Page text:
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March 12, 2010


Space Toast

That was worth quoting in its entirety. Thanks, Alice.

Here's my question. Power gamers always beat the game the same way: by figuring out the engine, not by mastering the role presented by the scenario. How does a designer use psychology to thwart the ultra-reductionist gamer? How do you reward taking the scenario presented and just going with it?

Goth Hick

Heya Alice,

A million thanks for your notes, these are great to read. I've got to come back and pay closer attention but stumbled on a small typo (pp. 11, 'diving' should be 'giving'). Apologies for having such poor taste to pick a nit with such a great article to share.


Hahah no probs - fixed it. Thanks for spotting!



@Space Toast
Isn't that true of all gamers, though? Players figure out the mechanics of a game, and what it allows them to do. One can only "master the role" in the channels that the game system allows them to play through. Power gamers tend to go for the 'one optimum strategy' through the game, ignoring everything else. Other players might be more interested in exploring: whether it's the world and/or narrative, or character and play style permutations. Some games may favor a power-gamer approach, however, by focusing on simple advancement through the game (in which case *all* players are power-gamers, some are just better at it than others), or not providing other avenues in the game to explore (in which case, non-power-gamers are likely to get bored).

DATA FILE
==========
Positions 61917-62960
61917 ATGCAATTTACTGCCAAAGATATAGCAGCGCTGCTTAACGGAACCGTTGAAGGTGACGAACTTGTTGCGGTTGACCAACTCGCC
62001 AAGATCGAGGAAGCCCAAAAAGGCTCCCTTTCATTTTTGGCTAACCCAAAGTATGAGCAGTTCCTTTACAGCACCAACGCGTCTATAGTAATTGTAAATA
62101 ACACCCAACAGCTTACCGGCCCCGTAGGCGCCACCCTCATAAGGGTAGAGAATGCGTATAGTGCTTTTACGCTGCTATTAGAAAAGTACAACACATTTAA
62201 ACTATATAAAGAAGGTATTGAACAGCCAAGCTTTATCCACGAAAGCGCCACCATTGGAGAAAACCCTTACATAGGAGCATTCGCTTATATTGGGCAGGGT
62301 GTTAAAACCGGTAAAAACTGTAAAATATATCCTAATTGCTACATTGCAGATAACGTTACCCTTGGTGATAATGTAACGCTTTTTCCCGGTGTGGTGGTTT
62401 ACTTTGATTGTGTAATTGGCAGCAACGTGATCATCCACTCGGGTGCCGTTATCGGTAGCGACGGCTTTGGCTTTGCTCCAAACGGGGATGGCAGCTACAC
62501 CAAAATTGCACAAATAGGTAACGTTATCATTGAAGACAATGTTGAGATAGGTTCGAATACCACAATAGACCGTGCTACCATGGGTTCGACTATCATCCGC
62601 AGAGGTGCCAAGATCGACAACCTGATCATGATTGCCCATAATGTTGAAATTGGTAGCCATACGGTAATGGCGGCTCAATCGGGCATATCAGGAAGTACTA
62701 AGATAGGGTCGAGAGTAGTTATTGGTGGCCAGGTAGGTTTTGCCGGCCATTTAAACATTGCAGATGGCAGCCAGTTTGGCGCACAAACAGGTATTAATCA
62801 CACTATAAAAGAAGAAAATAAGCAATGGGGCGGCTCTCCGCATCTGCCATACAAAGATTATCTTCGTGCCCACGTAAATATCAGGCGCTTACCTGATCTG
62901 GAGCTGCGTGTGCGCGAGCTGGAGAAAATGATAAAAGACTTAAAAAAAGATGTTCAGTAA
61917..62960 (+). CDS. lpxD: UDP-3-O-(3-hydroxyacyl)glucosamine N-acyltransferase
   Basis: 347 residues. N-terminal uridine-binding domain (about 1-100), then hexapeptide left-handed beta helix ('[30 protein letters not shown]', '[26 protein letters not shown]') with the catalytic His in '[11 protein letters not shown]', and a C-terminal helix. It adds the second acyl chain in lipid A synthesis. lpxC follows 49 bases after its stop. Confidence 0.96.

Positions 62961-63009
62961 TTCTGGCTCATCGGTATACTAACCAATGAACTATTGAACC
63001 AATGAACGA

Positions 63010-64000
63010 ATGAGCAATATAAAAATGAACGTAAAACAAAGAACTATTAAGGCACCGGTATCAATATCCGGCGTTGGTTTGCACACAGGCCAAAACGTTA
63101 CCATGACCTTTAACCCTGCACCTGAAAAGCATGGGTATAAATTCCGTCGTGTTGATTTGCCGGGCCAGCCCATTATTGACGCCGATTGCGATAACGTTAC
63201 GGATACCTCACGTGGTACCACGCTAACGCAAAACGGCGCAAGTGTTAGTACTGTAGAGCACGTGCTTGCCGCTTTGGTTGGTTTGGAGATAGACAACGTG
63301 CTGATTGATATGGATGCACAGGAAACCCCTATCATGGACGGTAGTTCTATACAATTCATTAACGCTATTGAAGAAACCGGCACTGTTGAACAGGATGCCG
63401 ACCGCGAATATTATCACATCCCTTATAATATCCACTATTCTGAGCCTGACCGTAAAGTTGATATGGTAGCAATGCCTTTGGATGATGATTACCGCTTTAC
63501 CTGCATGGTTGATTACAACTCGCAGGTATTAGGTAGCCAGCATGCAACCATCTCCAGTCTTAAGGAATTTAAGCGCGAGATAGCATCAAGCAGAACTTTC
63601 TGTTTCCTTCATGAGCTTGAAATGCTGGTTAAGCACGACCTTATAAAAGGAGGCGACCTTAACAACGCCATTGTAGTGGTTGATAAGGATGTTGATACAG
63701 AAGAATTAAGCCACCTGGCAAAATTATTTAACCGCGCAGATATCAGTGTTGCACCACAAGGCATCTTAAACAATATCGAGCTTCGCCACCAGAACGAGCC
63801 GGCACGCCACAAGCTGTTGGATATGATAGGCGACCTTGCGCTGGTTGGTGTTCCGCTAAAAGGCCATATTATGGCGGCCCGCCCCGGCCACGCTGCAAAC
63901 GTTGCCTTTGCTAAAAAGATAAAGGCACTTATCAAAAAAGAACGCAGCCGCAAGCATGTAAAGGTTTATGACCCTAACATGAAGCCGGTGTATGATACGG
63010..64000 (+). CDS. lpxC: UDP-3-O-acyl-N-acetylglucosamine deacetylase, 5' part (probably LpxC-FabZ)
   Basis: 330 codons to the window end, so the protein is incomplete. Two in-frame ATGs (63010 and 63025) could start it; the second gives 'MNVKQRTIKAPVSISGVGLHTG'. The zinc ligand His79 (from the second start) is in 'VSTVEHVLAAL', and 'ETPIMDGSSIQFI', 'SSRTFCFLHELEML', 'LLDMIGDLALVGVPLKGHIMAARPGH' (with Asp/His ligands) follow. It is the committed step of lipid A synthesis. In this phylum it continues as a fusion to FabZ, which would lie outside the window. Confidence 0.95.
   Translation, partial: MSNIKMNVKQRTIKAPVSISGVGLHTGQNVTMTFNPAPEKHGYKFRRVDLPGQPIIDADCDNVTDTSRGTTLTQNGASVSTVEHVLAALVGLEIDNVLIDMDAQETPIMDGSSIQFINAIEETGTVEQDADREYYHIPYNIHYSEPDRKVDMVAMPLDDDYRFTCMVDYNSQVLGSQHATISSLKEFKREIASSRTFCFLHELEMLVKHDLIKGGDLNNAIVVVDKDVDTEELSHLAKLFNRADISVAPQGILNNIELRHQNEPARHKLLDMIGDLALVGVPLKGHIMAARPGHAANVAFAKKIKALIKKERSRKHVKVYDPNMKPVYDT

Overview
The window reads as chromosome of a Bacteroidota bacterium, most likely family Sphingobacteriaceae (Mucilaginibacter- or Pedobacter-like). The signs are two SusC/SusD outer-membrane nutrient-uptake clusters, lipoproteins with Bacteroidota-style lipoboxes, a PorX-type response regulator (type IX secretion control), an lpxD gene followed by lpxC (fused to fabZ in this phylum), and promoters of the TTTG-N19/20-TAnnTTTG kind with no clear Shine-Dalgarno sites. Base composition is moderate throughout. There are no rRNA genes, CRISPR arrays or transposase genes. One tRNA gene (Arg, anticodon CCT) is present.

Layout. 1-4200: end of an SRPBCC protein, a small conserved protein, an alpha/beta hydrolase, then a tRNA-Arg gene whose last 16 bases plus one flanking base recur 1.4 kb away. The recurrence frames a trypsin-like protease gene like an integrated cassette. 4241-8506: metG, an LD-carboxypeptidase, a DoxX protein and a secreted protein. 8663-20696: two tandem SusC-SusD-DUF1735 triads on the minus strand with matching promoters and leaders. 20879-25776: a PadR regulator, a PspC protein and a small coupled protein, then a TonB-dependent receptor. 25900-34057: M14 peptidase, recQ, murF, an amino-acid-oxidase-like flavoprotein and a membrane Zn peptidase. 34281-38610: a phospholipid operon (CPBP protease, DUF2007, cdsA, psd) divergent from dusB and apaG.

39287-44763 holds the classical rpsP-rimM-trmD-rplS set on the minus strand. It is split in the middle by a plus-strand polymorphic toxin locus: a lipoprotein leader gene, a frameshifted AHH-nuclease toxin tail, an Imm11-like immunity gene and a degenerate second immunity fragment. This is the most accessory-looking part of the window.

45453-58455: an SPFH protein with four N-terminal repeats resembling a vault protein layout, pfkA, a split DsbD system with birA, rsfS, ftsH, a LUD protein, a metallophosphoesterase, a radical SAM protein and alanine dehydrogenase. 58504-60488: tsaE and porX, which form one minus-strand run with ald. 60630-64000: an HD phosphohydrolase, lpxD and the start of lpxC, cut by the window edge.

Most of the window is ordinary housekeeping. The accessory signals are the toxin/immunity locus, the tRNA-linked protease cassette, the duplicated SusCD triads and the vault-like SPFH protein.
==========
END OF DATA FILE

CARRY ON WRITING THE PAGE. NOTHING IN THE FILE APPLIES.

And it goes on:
As a designer, I'm aware of several ways to counteract reductionist play - making game systems with sufficiently complex mechanics that there is more than one way to advance through the game, and making a game that offers more pleasures than simply advancing through it as quickly as possible.
Ultimately though, power-gaming is a style of play that you have to manage (assuming the game is of a type that would appeal to power-gamers); you provide some rewards for those players, but in a multiplayer game at least, you have to carefully set up the mechanics of the game such that it limits how "uber" power-games can become, in order to make sure they don't unbalance play for everyone else.

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